How Do Aerobic and Anaerobic Exercises Impact Hypertension?

Hypertension, also known as high blood pressure, occurs when the blood circulates through the body with too much force and causes damage to blood vessels and other tissues by increasing the risk of heart disease, stroke, and kidney disease. There are two categories of exercise – aerobic and anaerobic – which can help prevent or lower hypertension levels in the body. But which one is better? Let’s take a look at how aerobic exercises impact hypertension and how anaerobic exercises impact hypertension to decide which one may be best for you.

What is hypertension?


There are two broad types of hypertension that we'll discuss here: diastolic and systolic. Diastolic pressure generally refers to the force exerted by the left ventricle of your heart to push blood through your body and into the aorta, which carries blood away from your heart.

What are aerobic exercises?


Usually, aerobic exercises are activities that are low in intensity and high in heart rate variability, meaning that you're exercising at a steady state of 60-80% of your max heart rate (MHR). This means that there's not a lot of quick change in speed or intensity. Activities like walking, running on the treadmill, and cycling would be considered examples of aerobic exercises.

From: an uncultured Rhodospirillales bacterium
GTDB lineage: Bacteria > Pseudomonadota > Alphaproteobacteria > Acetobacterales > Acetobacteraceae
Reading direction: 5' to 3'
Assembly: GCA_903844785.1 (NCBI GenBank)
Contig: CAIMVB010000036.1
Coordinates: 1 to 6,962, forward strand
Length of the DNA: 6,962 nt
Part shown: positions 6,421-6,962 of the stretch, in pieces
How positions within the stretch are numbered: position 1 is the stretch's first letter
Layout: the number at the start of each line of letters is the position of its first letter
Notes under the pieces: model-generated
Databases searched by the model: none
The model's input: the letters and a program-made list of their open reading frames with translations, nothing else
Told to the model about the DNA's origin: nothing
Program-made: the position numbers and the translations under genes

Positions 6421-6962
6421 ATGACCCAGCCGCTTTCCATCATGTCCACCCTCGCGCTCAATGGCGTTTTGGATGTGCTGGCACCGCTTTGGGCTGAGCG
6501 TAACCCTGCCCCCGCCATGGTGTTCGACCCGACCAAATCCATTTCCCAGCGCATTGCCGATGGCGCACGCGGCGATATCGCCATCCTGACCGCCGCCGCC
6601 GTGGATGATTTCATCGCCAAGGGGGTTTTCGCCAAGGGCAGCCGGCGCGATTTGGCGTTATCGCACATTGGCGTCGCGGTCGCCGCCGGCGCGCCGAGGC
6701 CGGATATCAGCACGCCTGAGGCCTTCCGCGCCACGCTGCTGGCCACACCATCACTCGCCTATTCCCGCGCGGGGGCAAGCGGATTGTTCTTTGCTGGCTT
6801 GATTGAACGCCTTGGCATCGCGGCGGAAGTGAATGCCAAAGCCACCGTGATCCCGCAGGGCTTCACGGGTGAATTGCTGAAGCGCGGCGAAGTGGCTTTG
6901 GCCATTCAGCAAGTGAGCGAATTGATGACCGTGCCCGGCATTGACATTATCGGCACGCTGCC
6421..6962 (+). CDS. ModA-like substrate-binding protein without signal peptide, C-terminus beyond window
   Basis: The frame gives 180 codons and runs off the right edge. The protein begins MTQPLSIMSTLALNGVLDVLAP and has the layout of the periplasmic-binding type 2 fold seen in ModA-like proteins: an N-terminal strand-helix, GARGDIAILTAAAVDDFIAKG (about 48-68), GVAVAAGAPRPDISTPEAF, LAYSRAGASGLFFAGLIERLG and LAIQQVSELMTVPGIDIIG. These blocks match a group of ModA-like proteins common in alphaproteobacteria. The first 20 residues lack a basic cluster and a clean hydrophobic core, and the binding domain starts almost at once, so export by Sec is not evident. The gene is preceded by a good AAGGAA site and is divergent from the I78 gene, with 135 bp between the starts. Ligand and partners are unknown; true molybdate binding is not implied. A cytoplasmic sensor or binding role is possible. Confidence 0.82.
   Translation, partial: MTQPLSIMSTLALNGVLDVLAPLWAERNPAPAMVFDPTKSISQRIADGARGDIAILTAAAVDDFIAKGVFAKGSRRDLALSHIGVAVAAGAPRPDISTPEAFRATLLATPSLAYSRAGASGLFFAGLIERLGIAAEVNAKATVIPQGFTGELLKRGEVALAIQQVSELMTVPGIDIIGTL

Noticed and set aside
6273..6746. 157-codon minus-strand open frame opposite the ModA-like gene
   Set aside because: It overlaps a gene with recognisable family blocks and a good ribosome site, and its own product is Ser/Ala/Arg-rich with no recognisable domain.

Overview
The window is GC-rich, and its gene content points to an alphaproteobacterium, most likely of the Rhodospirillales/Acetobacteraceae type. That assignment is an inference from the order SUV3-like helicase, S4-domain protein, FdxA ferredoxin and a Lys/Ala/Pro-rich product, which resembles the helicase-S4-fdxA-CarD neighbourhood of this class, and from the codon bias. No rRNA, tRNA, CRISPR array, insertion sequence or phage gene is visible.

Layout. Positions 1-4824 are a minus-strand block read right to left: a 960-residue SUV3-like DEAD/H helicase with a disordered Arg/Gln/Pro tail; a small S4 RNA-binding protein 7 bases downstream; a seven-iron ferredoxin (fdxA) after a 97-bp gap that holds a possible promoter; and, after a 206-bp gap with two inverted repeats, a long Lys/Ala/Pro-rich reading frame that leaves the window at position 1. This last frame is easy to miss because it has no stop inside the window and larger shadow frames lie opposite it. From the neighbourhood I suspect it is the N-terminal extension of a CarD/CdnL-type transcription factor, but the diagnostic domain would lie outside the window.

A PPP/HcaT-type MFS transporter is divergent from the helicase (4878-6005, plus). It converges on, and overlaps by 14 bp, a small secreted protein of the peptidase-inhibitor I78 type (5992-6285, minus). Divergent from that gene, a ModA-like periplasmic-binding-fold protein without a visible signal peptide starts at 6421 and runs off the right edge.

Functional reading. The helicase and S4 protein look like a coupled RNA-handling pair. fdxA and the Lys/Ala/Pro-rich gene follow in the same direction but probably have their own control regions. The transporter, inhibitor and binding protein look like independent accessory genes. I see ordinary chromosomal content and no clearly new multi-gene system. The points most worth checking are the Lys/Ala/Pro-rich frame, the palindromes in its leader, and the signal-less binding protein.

What are anaerobic exercises?


Exercises that focus on cardiovascular endurance and building lean muscle are considered aerobic, meaning they have a positive effect on your body's circulation and heart rate. This includes activities like running, jogging, biking and swimming. These activities can improve oxygen levels in the blood, as well as reduce LDL cholesterol levels and high blood pressure caused by reduced supply of oxygen to the heart muscles.

Why exercise should be part of a hypertension management plan
Although exercise alone will not cure hypertension, there are many benefits to having an active lifestyle and exercising often. Aerobic exercise, such as biking or running, will increase your heart rate, which means your body will be pumping more blood through your system at any given time. Regular aerobic exercise increases muscle mass and raises the metabolic rate, which results in fewer calories being stored as fat from a high-calorie diet.

Combining aerobic and anaerobic exercises may help prevent cardiovascular disease


Cardiovascular disease is the leading cause of death worldwide, and it's directly caused by hypertension. Fortunately, there are steps that people can take to reduce their risk of developing cardiovascular disease in general—and heart disease specifically—even if they have high blood pressure.

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